1. Paul V.
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    Paul V. New Member

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    Style Origin of Modern Literary Style

    Discussion in 'General Writing' started by Paul V., May 14, 2015.

    I've been reading Steven Pinker's new book Sense of Style, and I've noticed that contemporary literature seems to subscribe to some very different notions about stylish prose than writers of the 19th century did. For instance, if you look at The Turn of the Screw by Henry James, the writing style is the antithesis of what most modern writing books prescribe--short, simple sentences that lack adverbs of any kind, etc.

    So, I'm wondering where the modern style originated. Was Hemingway the first to write in the modern style? Is that why he's sometimes referred to as the great American author?
     
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  2. BrianIff
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    BrianIff I'm so piano, a bad punctuator. Contributor

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    I've never researched this question but a couple things come to mind. First, radio, film, television, and now the net especially, have radically altered our expectations of entertainment, our attention spans, and shifted us away from the analysis-laden or heavily descriptive story. And two, more people go to and stay in school longer, which leads to higher literacy rates, but not necessarily a greater sophistication of speech (e.g., multiple-clause, half-page sentences occurring in unprepared speech). This leads to a sort of democratization of prose as it becomes closer to our natural speech.
     
    Last edited: May 14, 2015
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  3. thirdwind
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    thirdwind Contributing Member Contest Administrator Reviewer Contributor

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    There's no one modern style. If you compare Junot Diaz to Cormac McCarthy to Murakami, you'll see a big difference in their styles. They were all influenced by different writers, each of which had their own unique style (and so on and so on).
     
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  4. jannert
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    jannert Contributing Member Supporter Contributor

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    That's a good question and a thoughtful answer. I think there is a lot of difference between what was considered 'modern' style 30 years ago, and what's on the go now. It seems to change decade by decade now.

    Here's a list of bestselling (American) books and authors of the 1980s. The only one still going strong is Stephen King. Many of these books are MUCH too long to be fashionable these days, and some of them are downright educational. (Some not so much!) These were popular books at the time, and that was only just over 30 years ago. Big changes since.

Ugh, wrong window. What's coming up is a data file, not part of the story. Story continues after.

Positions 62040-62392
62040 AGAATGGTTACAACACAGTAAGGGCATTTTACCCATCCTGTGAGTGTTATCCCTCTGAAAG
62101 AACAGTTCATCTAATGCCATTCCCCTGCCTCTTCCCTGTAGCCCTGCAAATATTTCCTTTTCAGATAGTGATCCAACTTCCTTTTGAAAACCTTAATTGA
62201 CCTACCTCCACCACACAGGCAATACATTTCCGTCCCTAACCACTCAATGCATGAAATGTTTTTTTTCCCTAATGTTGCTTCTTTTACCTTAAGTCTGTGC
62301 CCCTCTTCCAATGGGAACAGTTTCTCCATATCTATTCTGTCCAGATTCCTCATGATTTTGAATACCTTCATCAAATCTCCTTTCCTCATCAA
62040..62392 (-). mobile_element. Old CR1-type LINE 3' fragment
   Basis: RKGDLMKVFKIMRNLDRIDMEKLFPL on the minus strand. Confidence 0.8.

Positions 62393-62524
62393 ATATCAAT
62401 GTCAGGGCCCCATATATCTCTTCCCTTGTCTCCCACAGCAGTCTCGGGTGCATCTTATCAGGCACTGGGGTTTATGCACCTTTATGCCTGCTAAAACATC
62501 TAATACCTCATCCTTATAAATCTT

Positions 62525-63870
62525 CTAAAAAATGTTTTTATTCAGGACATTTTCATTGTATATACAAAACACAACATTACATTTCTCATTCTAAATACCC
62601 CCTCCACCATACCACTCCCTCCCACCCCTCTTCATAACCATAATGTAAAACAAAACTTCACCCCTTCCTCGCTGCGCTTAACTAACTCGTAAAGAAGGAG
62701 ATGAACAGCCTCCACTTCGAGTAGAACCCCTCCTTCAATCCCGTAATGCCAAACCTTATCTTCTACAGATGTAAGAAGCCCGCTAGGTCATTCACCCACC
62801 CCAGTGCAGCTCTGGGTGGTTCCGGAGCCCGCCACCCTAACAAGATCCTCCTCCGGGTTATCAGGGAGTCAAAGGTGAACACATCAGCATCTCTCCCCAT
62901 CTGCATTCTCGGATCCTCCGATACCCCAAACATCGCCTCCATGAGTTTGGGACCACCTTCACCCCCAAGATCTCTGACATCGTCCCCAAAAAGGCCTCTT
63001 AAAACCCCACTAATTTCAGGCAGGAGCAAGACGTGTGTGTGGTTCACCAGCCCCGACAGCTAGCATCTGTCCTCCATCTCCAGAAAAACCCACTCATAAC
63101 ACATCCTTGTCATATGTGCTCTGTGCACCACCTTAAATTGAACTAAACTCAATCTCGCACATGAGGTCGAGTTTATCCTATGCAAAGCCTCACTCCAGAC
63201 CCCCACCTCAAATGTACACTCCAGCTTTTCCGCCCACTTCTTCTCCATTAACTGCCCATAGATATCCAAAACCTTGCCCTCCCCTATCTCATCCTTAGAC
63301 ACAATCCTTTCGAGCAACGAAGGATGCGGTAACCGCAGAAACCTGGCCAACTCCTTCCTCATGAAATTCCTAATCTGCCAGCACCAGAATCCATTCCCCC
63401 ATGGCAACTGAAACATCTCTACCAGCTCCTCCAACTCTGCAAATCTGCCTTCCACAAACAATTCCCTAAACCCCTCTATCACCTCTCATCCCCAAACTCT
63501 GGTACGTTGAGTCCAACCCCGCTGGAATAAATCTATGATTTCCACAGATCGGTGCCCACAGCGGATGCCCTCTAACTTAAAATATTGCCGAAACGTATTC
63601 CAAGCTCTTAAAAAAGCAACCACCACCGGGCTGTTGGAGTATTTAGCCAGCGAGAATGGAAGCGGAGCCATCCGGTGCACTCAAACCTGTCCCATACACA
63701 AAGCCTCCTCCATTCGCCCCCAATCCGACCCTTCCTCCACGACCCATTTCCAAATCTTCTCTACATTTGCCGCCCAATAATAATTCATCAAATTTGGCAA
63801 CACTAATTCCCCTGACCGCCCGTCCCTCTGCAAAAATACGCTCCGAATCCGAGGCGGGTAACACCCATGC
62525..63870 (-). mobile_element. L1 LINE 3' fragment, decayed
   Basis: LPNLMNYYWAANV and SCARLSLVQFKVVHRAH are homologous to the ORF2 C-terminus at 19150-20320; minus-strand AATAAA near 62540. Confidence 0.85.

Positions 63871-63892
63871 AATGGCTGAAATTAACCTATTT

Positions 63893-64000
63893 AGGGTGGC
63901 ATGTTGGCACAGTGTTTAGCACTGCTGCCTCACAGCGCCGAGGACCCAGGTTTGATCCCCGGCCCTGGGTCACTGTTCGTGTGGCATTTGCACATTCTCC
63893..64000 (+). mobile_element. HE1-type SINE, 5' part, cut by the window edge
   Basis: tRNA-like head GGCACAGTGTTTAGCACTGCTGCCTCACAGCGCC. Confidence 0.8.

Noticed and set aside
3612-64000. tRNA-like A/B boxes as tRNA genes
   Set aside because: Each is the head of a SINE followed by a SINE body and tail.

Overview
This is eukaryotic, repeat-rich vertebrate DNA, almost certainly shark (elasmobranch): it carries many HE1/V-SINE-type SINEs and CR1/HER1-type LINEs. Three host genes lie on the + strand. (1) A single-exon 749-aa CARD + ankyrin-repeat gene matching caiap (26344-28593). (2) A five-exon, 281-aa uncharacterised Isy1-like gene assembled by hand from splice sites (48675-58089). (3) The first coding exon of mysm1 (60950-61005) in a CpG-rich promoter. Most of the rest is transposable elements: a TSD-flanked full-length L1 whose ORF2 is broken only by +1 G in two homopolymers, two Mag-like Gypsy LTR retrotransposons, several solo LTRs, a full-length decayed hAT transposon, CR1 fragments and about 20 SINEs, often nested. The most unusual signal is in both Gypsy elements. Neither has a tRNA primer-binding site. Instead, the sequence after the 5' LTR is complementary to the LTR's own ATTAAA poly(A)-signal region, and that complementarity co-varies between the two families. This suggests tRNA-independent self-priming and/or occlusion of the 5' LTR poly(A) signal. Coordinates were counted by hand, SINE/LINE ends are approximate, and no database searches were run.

http://www.ranker.com/list/best-selling-novels-of-the-1980s/bestselling-books
     
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  5. EdFromNY
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    EdFromNY Hope to improve with age Supporter Contributor

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    Wow, @jannert! What a list! Six (count 'em!) novels by Michener, plus works by Gore Vidal, Leon Uris and James Clavell!

    I think I'm going to cry. :cry:
     
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  6. EdFromNY
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    EdFromNY Hope to improve with age Supporter Contributor

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    As to the question of "modern style", I think much is dictated by what must be done to be published in a high-tech, celebrity-driven, self-absorbed, attention-deficit world in which every single thing has to be the "best ever". It's easy to become obsessed with word counts and hooks. And yet, there is still quality fiction being written out there in a variety of styles, some of it even getting published.
     
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  7. BrianIff
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    BrianIff I'm so piano, a bad punctuator. Contributor

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    I just read an essay by Twain on the subject that precedes Orwell's about this. If you get the chance check out Letters From the Earth, ch. Cooper's Prose Style. Possibly funnier than Orwell too.
     
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  8. Paul V.
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    Paul V. New Member

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    Jannert, I love the list with Carl Sagan and Arthur C. Clarke on it.
     

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